Earlobe creases are lines in the surface of earlobe of a child or young adult. The surface is otherwise smooth. Franks’ sign is a diagonal ear lobe crease (ELC) extending diagonally from the tragus across the lobuleto the rear edge of the auricle. The sign is named after Dr. Peter J Frank
It has been hypothesised that Franks’ sign is indicative of cardiovascular disease and/or diabetes. Some studies have described Franks’ sign as a marker of cardiovascular disease but not linked to the severity of the condition. In contrast, other studies have rebutted any association between Frank’s sign and coronary artery disease in diabetic. There have also been reported cases of Franks’ sign assisting in the diagnosis of cerebral infarctions.
However, researchers do agree that these crease in earlobe have no predictive value in Native American Indian and Asian patients.
Some studies have focused upon bilateral earlobe creases
- 1 Severity of earlobe creases
- 2 What Causes Earlobe Creases?
- 3 Crease in Earlobe Causes
- 4 Can Earlobe Creases be reversed
- 5 Vertical Earlobe Crease
- 6 Earlobe Crease in one Ear
- 7 How to Get Rid of Crease in Ear Lobe
Severity of earlobe creases
- Grade 3 –a crease that covers the whole of the earlobe
- Grade 2a – Creased more than halfway across the earlobe
- Grade 2b – A superficial crease across the earlobe
- Grade 1 – A small amount of wrinkling on the earlobe
The earlobes of children and young adults are normally smooth. Creases are sometimes linked with conditions that are passed down through families. Other genetic factors, such as race and earlobe shape, may also determine who develops earlobe creasing and when it occurs.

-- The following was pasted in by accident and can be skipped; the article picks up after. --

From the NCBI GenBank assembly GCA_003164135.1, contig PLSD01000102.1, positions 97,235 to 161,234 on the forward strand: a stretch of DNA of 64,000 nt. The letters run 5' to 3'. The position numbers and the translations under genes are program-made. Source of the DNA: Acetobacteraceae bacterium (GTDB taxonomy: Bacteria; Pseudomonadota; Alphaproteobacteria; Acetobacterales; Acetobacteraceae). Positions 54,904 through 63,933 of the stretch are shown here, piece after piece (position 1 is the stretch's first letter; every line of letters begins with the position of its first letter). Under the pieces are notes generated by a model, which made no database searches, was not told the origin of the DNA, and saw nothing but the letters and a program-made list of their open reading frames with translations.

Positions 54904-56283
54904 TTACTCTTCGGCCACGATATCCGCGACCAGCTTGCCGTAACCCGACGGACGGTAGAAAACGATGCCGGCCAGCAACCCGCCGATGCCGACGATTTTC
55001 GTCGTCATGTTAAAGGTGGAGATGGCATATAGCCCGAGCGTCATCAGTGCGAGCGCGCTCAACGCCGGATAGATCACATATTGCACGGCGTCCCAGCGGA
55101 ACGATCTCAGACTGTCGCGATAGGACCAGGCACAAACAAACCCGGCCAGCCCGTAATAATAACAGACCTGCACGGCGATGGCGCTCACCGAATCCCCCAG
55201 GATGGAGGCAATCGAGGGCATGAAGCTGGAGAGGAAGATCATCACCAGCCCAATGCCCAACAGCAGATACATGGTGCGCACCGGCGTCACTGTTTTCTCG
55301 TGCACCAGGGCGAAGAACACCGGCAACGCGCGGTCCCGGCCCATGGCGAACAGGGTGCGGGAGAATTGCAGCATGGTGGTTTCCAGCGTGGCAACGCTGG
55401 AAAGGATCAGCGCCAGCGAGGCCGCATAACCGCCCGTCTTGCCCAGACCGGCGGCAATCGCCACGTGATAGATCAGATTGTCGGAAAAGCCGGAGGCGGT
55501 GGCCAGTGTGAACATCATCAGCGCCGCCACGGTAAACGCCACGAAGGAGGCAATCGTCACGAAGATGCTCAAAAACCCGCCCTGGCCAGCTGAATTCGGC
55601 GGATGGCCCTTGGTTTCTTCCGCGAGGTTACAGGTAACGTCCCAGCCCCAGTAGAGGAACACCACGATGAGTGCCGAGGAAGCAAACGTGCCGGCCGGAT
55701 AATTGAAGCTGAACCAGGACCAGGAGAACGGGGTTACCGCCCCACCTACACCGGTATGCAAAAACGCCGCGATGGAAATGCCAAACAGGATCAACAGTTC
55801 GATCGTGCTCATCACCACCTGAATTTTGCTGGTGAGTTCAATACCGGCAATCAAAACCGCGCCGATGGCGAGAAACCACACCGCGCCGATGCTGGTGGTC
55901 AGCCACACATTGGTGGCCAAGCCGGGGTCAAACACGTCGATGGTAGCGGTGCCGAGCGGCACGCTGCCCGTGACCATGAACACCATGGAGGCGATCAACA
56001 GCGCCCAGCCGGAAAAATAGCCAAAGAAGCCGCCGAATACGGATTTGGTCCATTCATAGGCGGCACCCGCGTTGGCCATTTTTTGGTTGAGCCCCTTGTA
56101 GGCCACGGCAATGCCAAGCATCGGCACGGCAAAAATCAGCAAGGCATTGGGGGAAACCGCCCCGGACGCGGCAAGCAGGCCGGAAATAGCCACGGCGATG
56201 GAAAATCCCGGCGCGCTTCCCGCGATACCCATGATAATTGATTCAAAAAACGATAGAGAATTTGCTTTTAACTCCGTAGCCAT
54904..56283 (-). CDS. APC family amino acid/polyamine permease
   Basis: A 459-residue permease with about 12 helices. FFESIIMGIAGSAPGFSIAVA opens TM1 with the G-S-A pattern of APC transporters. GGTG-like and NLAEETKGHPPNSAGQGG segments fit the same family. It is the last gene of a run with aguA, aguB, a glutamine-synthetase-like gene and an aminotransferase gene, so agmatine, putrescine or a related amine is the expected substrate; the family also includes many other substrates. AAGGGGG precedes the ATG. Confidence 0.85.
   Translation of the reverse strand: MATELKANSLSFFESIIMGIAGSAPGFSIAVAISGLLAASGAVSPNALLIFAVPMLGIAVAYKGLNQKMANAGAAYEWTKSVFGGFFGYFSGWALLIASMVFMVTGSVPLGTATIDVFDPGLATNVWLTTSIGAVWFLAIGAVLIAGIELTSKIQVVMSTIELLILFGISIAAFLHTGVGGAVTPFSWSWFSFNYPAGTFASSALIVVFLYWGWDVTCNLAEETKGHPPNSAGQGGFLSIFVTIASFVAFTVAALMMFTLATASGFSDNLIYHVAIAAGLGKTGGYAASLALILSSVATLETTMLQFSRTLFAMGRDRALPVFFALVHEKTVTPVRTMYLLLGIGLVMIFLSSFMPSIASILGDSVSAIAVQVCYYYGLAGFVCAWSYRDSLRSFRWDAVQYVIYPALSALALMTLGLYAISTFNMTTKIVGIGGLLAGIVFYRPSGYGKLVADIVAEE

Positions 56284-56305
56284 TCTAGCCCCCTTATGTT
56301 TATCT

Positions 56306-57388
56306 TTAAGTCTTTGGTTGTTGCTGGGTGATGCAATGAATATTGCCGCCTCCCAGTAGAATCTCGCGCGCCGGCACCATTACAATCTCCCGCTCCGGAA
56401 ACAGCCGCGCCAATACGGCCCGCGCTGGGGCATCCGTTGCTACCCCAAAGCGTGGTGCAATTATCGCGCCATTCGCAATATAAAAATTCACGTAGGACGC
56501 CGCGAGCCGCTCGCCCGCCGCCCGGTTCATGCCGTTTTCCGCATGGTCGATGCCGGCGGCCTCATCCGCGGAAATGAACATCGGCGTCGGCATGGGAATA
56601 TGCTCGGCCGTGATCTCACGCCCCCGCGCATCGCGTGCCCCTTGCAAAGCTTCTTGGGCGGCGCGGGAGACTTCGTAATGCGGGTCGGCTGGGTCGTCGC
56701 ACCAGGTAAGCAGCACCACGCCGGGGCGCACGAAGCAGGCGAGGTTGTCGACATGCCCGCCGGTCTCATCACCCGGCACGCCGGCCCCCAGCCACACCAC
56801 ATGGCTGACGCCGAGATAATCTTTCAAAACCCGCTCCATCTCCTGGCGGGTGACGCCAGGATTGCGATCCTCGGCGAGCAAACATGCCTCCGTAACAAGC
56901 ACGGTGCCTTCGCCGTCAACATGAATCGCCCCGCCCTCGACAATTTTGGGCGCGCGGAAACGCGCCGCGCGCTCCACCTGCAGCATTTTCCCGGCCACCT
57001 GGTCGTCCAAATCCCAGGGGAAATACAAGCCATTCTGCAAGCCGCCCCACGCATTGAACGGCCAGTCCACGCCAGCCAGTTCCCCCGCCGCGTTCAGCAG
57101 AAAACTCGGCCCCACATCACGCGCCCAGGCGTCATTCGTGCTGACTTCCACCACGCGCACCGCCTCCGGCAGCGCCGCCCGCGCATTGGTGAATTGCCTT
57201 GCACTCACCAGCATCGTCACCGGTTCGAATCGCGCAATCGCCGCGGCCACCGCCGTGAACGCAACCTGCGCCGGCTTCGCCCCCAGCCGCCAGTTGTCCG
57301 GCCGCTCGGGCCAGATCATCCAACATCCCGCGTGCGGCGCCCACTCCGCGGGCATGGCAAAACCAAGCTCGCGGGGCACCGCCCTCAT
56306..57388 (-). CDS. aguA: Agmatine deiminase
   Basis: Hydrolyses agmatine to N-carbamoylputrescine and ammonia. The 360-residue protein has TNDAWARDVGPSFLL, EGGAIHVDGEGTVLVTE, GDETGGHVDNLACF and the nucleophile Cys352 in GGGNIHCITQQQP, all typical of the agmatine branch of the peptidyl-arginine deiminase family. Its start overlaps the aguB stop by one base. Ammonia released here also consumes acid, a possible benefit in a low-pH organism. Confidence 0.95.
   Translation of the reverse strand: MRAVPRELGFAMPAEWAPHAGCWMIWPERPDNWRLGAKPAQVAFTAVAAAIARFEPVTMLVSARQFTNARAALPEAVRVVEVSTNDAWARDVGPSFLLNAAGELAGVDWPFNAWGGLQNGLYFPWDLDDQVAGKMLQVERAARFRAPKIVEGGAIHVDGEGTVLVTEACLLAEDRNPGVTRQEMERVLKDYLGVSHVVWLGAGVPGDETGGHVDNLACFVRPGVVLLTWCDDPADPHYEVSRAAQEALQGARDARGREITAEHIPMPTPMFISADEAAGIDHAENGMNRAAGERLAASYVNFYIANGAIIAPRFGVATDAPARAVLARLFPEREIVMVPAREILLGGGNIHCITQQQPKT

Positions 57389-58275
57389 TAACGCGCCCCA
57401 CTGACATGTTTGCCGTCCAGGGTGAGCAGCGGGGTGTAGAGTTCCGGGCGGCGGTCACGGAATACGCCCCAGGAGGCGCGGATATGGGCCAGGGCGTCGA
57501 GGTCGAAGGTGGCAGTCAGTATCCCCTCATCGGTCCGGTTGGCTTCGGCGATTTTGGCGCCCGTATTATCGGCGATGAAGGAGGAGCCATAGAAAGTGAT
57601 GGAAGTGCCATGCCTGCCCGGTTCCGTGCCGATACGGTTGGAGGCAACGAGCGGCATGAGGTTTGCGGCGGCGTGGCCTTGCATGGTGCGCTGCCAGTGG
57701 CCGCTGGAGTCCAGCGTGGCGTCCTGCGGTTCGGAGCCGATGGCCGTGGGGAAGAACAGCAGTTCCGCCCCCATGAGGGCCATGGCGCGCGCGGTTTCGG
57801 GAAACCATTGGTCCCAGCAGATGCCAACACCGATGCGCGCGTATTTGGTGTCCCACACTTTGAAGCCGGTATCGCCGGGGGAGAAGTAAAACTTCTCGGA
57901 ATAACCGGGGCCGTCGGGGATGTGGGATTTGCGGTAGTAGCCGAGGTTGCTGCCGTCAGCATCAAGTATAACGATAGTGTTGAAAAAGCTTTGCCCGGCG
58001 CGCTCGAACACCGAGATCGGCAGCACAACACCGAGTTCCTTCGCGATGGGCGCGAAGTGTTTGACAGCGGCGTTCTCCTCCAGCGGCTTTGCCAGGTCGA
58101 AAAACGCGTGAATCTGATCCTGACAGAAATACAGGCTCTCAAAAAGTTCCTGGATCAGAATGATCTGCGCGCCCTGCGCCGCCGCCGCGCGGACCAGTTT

Note: It is not uncommon to have one small abnormality in facial features, such as an earlobe crease. Most often this does not indicate a serious medical condition.
Some studies have found that people with crease in earlobe have a greater risk for than others. More recent research suggests that earlobe creases are more common in older people, and that age, not the presence of creases, accounts for the increased heart attack risk.
Other genetic factors such as race and earlobe shape may also determine who develops earlobe creasing and whether it occurs in childhood or adulthood.
You may be at a higher risk of getting heart disease if you’re overweight or you smoke. But what could a diagonal crease in your earlobe tell you?
As the normal earlobe is smooth, an earlobe with a crease has a fold, straight line, or wrinkle that appears to cut the earlobe in half. An open letter that was published in the New England Journal of Medicine in 1973 reported that a diagonal earlobe crease (ELC) was a potential indicator of coronary artery disease. This crease was later called “Frank’s sign,” after the letter writer, Dr. Sanders T. Frank.
How a Crease on Earlobe Indicate Heart Disease
For scientists, they are not sure how these two might be connected, but there are some theories. Degeneration of the elastic tissue around the small blood vessels that carry blood to the earlobes produces the earlobe crease.
This is the same type of change in blood vessels associated with cardiac disease. In other words, visible changes that show up in tiny blood vessels of the ear could indicate similar changes in those blood vessels that can’t be seen around the heart.
For rare conditions like Beckwith-Weidman syndrome, an overgrowth disorder, in children or genetic factors such as race and earlobe shape also can cause a crease.
What Causes Earlobe Creases?
Several scientists have looked at the potential connection between earlobe creases and cardiac arrest disease. Some studies have shown a correlation, while others have not. A study of 340 patients published in 1982 found a crease in earlobe to be a sign associated with aging and CAD.
The crease suggested the presence of a more severe form of heart disease in people who were showing symptoms. The earlobe crease, the researcher’s states that, may identify a subset of patients prone to early aging and to the early development of coronary artery disease, whose prognosis might be improved by early preventative measures.
Another study published in 1989 studied the bodies of 300 patients who had died from various causes. In this study, the diagonal creases were associated with cardiovascular causes of death. The researchers wrote, “We found a strong association between earlobe creases and a cardiovascular cause of death in men and women after age, height, and diabetes had been controlled for.”
Crease in Earlobe Causes